Under these guidelines, participating carriers agree to develop content classification standards and educate consumers about the meaning of the chosen categories and ratings. The Notice describes the bifurcation in these content classification guidelines between "Carrier Content" and content available from other sources. The guidelines for Carrier Content cover materials that are available through a carrier's managed content portal as well as third-party materials for which customers may be billed directly by their wireless carrier. These materials are divided into "Generally Accessible Carrier Content," which is available to all consumers, and "Restricted Carrier Content," which is not available to wireless users under 18 years of age without specific parental authorization.
Dane Snowden also noted that a vibrant marketplace of independent parental control tools is now thriving on many platforms, including Apple iTunes apps and Windows Mobile apps. Thus, just as was the case in the traditional PC world, we can expect to see parental control tools integrated within networks and devices and then also on top of networks and devices. That's the best of both worlds since it gives parents a lot of flexibility and options.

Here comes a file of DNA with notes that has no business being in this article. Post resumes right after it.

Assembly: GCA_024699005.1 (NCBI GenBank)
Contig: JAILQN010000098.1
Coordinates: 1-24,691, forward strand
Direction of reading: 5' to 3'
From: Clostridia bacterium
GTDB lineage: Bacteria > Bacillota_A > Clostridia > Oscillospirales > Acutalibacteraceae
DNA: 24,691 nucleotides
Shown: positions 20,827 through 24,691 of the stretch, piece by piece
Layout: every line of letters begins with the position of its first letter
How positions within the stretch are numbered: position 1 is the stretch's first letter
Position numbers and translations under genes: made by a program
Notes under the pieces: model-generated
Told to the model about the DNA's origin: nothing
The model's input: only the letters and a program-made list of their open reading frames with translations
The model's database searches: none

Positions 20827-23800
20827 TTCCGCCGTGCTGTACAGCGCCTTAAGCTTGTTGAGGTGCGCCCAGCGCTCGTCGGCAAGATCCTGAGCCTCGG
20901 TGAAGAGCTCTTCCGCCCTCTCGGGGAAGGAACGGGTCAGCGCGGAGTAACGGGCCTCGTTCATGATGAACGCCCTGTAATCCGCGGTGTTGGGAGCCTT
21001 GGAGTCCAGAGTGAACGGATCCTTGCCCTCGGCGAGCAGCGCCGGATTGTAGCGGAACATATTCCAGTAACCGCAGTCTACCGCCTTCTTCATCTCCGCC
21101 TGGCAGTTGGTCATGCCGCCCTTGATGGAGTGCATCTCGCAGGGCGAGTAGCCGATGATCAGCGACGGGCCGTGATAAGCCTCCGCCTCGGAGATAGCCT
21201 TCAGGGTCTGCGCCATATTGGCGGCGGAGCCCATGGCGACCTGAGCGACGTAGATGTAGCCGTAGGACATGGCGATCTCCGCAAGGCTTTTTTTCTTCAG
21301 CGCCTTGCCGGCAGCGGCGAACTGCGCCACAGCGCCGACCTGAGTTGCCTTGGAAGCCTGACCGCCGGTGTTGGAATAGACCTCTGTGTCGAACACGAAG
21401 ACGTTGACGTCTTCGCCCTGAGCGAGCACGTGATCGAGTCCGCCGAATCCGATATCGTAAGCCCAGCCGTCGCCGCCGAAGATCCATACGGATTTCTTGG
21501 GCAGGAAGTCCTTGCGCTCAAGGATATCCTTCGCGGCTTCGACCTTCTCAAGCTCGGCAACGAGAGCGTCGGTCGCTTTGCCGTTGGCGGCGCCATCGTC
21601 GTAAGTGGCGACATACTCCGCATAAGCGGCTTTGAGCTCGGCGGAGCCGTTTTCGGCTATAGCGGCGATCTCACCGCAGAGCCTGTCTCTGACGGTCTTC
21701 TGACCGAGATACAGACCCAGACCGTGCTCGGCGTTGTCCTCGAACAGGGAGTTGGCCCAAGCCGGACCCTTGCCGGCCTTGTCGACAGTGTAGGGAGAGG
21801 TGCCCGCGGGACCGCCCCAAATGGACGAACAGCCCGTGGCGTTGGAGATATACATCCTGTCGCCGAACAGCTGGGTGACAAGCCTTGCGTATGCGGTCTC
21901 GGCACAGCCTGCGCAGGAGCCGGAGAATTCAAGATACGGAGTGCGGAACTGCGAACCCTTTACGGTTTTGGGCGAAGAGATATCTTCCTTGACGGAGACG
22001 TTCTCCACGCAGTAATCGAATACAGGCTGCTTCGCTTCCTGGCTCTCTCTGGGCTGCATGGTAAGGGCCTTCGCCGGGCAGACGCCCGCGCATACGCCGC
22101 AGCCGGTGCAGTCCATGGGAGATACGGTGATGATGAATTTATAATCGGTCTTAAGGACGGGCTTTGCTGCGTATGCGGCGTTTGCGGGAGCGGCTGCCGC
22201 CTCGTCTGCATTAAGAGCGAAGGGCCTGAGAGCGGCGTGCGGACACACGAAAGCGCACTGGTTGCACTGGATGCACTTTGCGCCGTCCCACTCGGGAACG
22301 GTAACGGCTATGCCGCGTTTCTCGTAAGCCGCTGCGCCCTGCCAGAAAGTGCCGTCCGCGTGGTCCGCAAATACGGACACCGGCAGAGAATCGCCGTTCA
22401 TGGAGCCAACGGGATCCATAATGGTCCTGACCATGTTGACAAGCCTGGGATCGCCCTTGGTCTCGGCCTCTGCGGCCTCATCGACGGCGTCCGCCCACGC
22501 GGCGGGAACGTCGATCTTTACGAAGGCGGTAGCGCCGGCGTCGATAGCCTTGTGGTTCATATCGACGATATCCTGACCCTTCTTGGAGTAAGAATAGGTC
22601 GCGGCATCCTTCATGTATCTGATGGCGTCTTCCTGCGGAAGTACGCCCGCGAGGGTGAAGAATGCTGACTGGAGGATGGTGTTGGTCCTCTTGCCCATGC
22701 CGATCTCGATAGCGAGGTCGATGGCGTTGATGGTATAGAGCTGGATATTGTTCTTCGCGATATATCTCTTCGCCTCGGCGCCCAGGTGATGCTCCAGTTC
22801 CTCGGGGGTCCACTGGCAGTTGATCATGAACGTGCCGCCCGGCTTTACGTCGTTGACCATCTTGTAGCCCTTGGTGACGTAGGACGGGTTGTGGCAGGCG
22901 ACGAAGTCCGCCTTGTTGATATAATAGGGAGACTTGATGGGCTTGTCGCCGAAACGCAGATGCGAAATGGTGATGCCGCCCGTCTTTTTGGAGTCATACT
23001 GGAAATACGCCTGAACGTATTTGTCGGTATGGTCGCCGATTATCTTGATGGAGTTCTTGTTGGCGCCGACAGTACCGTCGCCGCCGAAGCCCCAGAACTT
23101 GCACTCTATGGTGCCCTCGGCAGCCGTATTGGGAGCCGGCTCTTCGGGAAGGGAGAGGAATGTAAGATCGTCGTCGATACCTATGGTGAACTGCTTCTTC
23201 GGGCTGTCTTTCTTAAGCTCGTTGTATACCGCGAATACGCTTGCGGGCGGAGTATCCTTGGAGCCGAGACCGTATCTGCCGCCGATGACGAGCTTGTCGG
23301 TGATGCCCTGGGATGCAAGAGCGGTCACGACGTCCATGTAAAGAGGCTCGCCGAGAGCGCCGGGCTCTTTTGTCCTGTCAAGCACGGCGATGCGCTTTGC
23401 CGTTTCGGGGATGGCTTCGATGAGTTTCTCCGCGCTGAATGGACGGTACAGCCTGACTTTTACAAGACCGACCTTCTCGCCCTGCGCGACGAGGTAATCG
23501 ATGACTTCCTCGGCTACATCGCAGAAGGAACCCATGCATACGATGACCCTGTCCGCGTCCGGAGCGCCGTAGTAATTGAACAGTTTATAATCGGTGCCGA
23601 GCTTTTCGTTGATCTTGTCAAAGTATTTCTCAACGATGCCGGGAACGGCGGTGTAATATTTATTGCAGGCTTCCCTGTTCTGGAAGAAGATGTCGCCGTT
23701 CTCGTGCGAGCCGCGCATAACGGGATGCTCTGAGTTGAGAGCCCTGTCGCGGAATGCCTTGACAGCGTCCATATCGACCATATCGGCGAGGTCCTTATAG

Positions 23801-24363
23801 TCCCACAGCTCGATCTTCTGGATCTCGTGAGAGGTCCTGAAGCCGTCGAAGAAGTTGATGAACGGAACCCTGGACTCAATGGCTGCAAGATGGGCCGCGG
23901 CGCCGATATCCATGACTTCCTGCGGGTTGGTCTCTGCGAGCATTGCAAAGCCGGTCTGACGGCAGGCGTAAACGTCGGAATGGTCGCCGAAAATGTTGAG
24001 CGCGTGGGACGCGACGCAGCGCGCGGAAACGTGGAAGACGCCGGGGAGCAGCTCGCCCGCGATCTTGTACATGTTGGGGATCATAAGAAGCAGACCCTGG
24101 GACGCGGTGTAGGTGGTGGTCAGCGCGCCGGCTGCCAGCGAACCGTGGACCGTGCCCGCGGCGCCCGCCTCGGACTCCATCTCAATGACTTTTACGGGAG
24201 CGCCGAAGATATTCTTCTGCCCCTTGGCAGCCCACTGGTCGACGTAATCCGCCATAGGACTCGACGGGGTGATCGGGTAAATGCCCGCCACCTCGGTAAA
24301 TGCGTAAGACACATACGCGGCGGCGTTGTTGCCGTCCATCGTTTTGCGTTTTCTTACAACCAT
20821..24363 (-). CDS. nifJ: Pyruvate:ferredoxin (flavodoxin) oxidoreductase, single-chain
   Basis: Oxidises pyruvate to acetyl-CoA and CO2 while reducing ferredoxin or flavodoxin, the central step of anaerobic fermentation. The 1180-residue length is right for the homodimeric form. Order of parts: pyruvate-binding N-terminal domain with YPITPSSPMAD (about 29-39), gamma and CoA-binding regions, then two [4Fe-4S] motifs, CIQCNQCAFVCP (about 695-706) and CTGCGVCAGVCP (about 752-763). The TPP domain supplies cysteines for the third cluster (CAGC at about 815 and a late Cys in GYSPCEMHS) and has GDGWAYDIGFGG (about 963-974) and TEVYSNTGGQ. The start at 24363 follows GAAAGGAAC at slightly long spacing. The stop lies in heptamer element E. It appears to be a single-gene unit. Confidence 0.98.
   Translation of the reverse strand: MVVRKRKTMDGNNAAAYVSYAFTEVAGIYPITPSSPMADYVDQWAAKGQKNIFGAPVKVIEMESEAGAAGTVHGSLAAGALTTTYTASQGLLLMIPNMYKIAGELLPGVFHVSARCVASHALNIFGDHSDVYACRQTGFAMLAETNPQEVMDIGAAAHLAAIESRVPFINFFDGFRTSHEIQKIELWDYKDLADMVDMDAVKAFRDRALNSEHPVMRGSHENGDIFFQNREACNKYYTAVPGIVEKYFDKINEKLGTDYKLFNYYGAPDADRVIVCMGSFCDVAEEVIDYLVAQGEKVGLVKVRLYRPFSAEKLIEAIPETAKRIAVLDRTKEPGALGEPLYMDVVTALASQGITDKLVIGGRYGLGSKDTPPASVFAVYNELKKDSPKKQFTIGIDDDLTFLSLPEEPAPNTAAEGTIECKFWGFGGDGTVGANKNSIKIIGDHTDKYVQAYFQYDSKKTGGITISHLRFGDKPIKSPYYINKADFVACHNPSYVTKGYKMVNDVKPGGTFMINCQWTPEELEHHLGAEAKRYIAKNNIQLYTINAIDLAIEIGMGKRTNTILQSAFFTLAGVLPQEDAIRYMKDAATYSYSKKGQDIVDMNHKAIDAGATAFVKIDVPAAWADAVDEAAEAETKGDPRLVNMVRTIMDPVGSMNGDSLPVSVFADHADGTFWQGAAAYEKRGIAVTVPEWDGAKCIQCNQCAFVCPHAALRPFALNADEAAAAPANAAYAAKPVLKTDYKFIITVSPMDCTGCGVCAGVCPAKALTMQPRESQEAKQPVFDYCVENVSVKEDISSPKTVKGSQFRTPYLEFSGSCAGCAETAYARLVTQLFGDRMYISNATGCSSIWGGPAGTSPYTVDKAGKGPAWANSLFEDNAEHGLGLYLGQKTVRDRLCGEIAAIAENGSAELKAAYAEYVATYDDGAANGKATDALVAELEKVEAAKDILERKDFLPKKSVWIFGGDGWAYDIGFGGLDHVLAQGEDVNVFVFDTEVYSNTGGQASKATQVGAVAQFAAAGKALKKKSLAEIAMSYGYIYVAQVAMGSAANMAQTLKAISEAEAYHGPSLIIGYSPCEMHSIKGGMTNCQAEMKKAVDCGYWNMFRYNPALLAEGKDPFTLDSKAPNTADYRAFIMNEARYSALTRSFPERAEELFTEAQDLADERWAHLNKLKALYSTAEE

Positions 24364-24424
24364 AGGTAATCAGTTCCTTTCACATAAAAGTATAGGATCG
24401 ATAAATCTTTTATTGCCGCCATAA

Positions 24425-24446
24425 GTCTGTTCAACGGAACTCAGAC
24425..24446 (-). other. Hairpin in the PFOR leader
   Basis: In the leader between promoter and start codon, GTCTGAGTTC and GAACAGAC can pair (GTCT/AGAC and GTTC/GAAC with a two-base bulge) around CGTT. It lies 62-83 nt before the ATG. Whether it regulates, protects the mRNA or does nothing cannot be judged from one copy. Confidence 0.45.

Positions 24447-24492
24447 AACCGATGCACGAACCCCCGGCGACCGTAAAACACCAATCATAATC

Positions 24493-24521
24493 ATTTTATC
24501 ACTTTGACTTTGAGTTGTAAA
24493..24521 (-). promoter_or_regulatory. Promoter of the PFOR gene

Finally, my old friend Stephen Balkam of Family Online Safety Institute placed all these developments in a broader historical context. He believes we are finally seeing a shift from a "fear-based approach" to online safety toward a "fact-based approach." Balkam cited the early fears and techno-panics that motivated misguided and ultimately unconstitutional laws such as the Communications Decency Act of 1996 and the Child Online Protection Act of 1998. He also pointed out just how irrelevant such laws would have been even if they had remained on the books in light of the recent rise of problems like cyberbullying and "sexting."
To address such concerns, Balkam stressed the importance of media literacy and digital citizenship and the need for a "Web 3.0" approach along the lines of what Anne Collier and Larry Magid have outlined in their work on the issue. Balkam also put in a plug for the "School and Family Education about the Internet (SAFE Internet) Act" (S. 1047), which was introduced in the Senate by Sen. Robert Menendez (D-NJ) and in the House by Rep. Debbie Wasserman Schultz (D-FL). The measure proposes an Internet safety education grant program that would be administered by the Department of Justice. Balkam argued, and I agree, that such education and counseling-based approaches represent the better approach to a "criminalization" solution.
In closing, I think the 3 key take-aways from yesterday's discussion were: